What Future Holds for Euro After Fed-Inspired Rally?

The euro enjoyed a decent rally last week with the unexpected help from the US Federal Reserve. Will the currency be able to maintain its upward momentum after the initial shock from the Fed’s statement fades?

The major driving force behind the euro’s rally was the weakness of the dollar following the Fed’s announcement. At the start of the current trading week, that factor continued to influence the Forex market. Yet the statement was not dovish strictly speaking and still suggested that an interest rate hike will happen later this year. Meanwhile, the European Central Bank has started its asset purchase program and is not going to end it anytime soon. The divergence in monetary policies of the United States and the eurozone does not play in favor of the euro.

Talking about the monetary policy of the ECB, central bank’s President Mario Draghi reiterated in today’s speech that the stimulating measures will remain in place for as long as necessary:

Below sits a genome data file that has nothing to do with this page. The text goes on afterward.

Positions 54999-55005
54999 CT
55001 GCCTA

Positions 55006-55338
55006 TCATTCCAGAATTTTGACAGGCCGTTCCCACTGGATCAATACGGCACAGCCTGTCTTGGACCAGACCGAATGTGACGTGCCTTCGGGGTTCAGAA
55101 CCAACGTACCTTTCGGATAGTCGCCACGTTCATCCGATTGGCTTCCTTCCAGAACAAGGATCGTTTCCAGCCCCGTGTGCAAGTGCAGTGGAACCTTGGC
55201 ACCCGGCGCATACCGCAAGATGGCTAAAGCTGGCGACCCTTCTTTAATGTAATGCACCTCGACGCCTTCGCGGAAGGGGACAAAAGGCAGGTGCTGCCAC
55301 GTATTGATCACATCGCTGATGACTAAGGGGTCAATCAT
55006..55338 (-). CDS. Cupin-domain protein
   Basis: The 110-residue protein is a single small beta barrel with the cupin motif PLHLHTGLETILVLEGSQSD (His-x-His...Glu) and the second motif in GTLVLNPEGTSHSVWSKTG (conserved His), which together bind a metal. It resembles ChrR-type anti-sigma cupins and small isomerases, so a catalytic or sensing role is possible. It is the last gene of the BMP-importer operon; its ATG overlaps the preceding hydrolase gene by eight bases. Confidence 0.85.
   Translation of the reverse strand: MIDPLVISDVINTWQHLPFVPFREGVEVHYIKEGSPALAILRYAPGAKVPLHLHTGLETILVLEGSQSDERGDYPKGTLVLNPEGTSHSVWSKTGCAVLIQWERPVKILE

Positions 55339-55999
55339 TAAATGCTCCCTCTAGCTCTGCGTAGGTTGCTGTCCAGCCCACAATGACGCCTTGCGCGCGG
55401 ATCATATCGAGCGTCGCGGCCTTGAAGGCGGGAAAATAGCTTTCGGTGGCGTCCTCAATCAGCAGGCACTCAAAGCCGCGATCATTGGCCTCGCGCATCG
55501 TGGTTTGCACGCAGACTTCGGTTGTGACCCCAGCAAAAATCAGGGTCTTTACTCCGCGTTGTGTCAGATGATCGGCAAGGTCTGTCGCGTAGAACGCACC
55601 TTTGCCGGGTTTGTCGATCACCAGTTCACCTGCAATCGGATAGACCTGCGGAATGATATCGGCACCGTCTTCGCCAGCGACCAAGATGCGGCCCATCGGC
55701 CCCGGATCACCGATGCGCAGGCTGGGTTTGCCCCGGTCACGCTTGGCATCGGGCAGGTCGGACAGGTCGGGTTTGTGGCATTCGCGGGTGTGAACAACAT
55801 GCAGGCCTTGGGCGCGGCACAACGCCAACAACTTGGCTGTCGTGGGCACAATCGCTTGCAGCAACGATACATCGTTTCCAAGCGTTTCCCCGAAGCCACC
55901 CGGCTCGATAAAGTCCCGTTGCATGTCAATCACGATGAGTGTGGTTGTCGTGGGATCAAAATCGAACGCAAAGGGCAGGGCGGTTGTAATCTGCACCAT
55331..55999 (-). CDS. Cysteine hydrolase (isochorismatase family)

We intend to carry out our purchases at least until end-September 2016, and in any case until we see a sustained adjustment in the path of inflation which is consistent with our aim of achieving inflation rates below, but close to, 2% over the medium term.

Moving away from the theme of central banks, macroeconomic reports, especially those from Germany should play an important part in determining the euro’s behavior. PMI indicators for manufacturing and services in Germany, France and the whole eurozone will be released on Tuesday. The German Business Climate indicator will be released on Wednesday followed by the Consumer Climate on Thursday. Analysts expect that all the reports should demonstrate an improvement, and this might support the shared 19-nation currency.

Yet despite some supportive factors for the euro, market analysts remain pessimistic about the future of the currency. Forex Crunch was outright bearish on EUR/USD, saying:

The ongoing implementation of QE in the euro-zone continues weighing on the pair and Draghi will probably let us know that he will not let go, as he already did.

DailyFX was more cautious as profit-taking may support the euro in a short term, yet suggested commodity currencies as a preferable investment for those traders who want to be short on the dollar.

If you have any questions, comments or opinions regarding the Euro,
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